This is only the second time in American history that an FBI Director has been fired by a sitting President

By Stephanie Petit
May 10, 2017 07:58 AM

Former FBI Director James Comey reported learned he had been fired by President Donald Trump from a TV report while he wasin the Los Angeles field office talking to agents – and he thought it was a joke.

“He was caught flat-footed,” an FBI source told The Los Angeles Times.

According to The New York Times, Comey did not immediately believe the news and even laughed in response, thinking the report was a prank. He was not in Washington, D.C., to receive the letter from Trump, which was delivered to FBI headquarters shortly after.

Comey was in Los Angeles for a speaking engagement at an FBI recruiting event, but he canceled the appearance in wake of the news, The Los Angeles Times reports. He was filmed boarding a plane at Los Angeles International Airport headed for Washington, D.C., around 6 p.m. local time on Tuesday.

Politicians, commentators and celebrities alike reacted with shock and outrage over Trump’s sudden firing of the FBI director, and the president has already responded on Twitter. He called out Senate Minority Leader Chuck Schumer of New York, who told Trump during a news conference on Tuesday, “You’re making a very big mistake.”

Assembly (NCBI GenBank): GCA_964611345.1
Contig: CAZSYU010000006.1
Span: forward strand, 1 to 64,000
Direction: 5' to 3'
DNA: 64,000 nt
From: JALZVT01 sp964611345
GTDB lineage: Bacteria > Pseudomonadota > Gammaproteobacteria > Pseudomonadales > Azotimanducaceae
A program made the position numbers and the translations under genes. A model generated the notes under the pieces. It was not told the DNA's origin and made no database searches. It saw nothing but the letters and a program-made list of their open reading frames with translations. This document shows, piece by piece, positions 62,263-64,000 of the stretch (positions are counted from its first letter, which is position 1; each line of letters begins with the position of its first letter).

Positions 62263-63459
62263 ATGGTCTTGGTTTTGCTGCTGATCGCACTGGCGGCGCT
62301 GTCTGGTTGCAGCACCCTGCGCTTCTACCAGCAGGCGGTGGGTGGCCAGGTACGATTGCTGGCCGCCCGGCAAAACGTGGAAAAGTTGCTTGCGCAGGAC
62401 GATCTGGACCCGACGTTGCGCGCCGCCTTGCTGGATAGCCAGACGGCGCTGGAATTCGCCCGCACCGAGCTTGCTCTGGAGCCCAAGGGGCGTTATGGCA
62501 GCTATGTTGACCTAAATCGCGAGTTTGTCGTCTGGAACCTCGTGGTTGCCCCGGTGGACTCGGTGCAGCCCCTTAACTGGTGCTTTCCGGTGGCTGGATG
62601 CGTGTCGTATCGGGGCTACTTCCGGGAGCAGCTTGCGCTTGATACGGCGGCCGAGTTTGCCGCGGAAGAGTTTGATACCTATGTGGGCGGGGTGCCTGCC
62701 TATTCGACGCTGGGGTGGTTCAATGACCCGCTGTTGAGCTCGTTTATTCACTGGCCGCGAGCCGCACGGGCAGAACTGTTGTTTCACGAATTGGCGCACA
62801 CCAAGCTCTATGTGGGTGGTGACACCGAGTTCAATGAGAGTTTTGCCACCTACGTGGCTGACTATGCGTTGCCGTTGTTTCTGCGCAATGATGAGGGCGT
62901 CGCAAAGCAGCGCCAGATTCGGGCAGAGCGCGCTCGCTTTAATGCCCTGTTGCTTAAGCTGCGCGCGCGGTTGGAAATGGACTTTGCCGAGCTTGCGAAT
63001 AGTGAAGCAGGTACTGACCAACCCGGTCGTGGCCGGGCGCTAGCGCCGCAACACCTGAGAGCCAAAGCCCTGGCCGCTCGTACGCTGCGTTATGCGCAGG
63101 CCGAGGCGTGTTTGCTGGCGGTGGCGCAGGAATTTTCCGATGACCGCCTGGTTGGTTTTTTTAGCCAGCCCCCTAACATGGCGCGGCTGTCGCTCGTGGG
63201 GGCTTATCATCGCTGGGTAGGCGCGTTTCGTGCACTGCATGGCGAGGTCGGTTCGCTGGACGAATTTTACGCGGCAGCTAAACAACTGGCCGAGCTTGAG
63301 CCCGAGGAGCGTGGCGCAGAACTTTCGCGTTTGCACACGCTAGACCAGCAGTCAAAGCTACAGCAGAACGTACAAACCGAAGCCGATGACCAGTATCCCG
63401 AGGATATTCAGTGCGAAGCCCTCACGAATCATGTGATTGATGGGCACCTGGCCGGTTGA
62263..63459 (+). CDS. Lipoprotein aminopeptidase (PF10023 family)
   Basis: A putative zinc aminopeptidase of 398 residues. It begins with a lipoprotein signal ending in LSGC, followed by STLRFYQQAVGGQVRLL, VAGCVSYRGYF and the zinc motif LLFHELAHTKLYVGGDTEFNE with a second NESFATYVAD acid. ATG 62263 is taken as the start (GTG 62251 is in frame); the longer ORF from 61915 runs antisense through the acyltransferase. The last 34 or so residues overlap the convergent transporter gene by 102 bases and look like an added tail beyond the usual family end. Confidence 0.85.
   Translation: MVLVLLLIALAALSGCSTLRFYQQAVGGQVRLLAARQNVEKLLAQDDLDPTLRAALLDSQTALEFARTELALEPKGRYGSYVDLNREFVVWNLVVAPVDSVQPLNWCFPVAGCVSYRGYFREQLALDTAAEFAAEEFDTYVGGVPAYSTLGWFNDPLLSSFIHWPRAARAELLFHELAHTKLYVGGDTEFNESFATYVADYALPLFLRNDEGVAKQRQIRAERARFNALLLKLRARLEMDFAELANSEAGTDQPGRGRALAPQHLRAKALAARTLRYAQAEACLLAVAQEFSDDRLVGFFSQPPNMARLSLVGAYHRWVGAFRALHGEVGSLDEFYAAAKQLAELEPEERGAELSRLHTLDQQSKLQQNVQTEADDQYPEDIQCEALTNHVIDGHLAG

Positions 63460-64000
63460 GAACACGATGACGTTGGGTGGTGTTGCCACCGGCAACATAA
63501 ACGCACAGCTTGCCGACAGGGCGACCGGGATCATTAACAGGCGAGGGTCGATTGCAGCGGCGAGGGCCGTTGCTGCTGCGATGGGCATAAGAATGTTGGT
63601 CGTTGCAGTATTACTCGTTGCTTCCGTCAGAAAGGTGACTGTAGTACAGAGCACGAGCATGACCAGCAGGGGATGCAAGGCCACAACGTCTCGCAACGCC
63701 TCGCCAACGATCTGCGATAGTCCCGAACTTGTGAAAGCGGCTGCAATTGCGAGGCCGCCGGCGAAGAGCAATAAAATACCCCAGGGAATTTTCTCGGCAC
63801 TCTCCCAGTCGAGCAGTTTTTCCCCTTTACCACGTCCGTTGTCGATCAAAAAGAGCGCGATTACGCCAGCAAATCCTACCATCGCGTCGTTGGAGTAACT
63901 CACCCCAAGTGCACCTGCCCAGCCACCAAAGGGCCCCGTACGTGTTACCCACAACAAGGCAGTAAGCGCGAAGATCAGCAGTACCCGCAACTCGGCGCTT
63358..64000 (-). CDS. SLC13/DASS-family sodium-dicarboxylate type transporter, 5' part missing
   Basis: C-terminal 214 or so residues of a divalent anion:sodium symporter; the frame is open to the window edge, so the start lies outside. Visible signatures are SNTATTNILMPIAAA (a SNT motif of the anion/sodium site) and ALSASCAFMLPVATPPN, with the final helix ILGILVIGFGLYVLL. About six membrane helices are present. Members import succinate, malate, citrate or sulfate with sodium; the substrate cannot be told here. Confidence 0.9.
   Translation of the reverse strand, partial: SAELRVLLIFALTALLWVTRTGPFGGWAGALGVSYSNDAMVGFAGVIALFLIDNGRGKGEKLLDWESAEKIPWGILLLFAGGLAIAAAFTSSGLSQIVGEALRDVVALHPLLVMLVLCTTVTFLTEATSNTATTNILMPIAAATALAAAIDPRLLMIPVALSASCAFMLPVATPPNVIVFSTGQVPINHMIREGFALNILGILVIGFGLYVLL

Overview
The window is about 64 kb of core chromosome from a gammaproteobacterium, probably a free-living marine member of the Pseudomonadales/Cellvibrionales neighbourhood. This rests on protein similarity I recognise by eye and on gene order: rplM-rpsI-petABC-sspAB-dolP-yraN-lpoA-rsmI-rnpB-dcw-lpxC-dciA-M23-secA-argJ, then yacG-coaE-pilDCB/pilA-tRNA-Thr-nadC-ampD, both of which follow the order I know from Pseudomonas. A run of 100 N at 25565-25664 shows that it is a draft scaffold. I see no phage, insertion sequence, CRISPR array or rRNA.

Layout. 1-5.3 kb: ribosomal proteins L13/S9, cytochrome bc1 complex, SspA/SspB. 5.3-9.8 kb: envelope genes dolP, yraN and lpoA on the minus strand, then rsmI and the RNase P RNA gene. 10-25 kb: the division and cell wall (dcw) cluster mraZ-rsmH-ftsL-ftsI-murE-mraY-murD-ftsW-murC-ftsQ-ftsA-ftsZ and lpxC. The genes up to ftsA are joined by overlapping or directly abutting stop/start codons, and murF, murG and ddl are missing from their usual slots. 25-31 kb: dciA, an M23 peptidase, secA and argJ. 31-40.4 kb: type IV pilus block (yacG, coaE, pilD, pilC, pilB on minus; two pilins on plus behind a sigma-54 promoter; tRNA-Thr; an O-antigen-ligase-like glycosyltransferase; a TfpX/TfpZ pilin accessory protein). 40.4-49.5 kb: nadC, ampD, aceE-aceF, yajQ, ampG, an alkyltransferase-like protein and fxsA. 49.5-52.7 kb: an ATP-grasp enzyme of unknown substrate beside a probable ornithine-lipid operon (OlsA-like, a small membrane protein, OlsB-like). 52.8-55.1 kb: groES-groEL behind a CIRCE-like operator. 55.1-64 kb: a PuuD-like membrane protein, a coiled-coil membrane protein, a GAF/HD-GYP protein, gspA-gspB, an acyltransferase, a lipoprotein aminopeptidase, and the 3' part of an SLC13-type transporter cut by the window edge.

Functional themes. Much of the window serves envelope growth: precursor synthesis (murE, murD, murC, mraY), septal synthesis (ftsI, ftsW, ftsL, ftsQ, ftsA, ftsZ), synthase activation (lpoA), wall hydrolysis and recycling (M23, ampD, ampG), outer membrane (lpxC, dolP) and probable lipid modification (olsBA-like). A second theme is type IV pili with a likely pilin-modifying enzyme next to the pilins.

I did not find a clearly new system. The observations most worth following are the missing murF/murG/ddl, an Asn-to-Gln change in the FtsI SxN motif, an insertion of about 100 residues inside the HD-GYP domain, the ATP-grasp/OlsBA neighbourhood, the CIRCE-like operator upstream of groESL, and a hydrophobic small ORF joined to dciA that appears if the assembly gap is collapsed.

Trump responded, “Cryin’ Chuck Schumer stated recently, ‘I do not have confidence in him (James Comey) any longer.’ Then acts so indignant,” adding the hashtag #DrainTheSwamp.

“Chuck Schumer Says He’s Lost Confidence in James Comey,” was the top headline on the White House press pool listing, linking to a November 2016 article on The Huffington Post.

This is only the second time in American history that an FBI Director has been fired by a sitting president. In 1993, Bill Clinton fired William Sessions following allegations from the Department of Justice that he had abused his power in office.

“Today President Donald J. Trump informed FBI Director James Comey that he has been terminated and removed from office,” Press Secretary Sean Spicer said in a statement. The decision was based on recommendations from the top ranking officials in the Justice Department, Attorney General Jeff Sessions and Deputy Attorney General Rod Rosenstein.